Search engines are keyword-led utility tools used to locate information on the web. Most search engines commonly record your behaviour. Some behaviours are commonly known, for example your search history, and some are less known, for instance, tagging your search engine queries. Either way most search engines record user actions to predict user intent within search sessions and, therefore, calculating what information you are going to search for in the near future.
3 levels of search engine user tracking
- User actions can be tracked by search engines, for example, query logs, clicks and scoring. By analysing keywords with each of these user actions, search engines can further add value to this data. Query logs can also include subject categories, time spent on individual webpages and calculating what a searcher’s most favourite category is. This is likely to be constructed on a 3D cube with 3 dimensions: length, breath, and depth.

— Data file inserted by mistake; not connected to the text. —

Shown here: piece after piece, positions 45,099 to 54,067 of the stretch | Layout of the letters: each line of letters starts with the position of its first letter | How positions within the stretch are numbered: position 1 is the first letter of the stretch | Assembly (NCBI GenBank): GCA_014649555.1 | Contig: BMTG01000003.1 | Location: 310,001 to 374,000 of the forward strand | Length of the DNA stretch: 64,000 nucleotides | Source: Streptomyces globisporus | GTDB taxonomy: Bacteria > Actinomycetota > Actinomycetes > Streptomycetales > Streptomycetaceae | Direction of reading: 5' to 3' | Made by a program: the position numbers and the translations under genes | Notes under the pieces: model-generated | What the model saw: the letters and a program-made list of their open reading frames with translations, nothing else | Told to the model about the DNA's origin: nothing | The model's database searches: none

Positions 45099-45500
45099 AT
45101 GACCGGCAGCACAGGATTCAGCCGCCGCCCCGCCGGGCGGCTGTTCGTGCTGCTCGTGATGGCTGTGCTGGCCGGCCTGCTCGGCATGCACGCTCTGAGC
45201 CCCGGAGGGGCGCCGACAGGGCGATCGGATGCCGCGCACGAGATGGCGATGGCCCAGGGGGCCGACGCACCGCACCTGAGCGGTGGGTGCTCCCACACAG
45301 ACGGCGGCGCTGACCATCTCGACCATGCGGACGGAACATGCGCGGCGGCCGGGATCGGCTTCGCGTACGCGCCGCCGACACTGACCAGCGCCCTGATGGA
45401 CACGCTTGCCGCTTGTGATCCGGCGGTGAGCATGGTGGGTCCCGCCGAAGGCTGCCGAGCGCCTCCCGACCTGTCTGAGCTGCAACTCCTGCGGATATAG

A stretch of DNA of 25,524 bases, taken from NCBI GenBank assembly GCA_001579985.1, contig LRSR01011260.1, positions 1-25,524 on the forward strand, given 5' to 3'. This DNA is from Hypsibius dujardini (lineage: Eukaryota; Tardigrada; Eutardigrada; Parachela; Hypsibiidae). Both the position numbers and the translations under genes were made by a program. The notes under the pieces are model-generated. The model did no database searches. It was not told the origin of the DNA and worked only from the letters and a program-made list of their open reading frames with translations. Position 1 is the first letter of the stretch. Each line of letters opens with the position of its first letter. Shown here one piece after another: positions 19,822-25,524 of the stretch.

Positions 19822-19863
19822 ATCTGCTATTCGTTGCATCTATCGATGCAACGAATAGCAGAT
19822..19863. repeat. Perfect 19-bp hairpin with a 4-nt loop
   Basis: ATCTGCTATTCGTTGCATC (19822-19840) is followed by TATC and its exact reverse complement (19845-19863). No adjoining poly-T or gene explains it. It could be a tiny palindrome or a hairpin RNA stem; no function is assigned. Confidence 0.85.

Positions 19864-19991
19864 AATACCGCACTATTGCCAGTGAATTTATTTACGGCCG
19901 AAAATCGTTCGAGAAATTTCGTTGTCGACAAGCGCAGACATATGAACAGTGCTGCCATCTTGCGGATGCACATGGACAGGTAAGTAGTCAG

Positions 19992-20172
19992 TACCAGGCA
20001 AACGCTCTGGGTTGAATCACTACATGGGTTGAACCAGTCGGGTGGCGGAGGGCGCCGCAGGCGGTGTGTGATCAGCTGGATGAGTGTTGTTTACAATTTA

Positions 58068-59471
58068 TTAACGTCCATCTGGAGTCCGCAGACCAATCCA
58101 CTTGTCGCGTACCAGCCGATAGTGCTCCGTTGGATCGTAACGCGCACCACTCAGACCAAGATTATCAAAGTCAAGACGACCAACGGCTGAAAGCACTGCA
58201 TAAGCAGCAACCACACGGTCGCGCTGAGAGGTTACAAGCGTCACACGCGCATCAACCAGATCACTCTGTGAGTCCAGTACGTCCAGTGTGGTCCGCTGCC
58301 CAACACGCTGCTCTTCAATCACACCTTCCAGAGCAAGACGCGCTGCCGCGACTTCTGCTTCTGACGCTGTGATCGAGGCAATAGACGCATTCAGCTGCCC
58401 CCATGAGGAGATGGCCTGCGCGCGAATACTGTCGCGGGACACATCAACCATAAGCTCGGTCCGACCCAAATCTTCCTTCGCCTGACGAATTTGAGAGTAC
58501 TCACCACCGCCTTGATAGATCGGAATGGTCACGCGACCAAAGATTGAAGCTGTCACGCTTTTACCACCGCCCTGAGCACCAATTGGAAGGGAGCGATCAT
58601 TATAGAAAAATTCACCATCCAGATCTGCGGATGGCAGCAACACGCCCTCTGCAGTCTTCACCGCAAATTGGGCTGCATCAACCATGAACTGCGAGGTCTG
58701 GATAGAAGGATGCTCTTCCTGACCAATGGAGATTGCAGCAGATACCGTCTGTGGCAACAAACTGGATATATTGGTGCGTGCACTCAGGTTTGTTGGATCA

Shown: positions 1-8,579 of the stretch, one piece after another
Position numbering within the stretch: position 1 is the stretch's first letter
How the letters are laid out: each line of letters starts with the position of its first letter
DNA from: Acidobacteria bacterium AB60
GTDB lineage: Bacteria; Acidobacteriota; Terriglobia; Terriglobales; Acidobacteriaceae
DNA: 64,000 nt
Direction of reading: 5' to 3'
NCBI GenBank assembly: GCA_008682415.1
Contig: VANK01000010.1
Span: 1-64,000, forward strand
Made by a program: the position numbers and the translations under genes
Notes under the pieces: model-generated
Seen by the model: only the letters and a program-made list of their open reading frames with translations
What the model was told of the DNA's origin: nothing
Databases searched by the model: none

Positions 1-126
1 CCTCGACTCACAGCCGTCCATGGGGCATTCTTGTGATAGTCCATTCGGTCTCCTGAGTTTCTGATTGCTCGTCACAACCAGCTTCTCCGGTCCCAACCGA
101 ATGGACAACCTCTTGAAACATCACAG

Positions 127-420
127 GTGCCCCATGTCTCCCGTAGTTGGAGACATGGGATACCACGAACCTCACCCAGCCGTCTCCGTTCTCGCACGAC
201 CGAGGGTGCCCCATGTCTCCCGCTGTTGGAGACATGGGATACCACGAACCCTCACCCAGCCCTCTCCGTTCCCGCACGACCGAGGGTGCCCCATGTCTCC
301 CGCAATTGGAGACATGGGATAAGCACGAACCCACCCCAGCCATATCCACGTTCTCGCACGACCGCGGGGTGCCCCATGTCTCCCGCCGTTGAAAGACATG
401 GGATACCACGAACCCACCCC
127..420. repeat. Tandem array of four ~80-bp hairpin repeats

- Popular search engines now carry out regular user testing whereby Google, Bing and Yahoo, for example, get participants to sit in front of their search engine and complete eye tracking (the third way search engines track behaviour). These observed actions are much more sophisticated and are often incorporated with wider IT diciplines, such as, usability testing, for instance.
Tracking your behaviour, your rights
There is no international law that covers search engine tracking, however, the laws in your home country will help to protect you against legal concerns, for instance, privacy, data protection and breach of confidence. The biggest issue with search engine tracking is that we do not, as of yet, know precisely what search engines use to track our behaviour. In their response search engines are likely to argue that their tracking helps to increase personalisation and by withholding such methods they are giving away less information to their competitors. Although from a search perspective personalisation is positive, since relevancy of results is increased, public awareness is likely to challenge such behaviour tactics which is why search engines should consider opening up to transparency more and more as time progresses.
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Posted by Gerald Murphy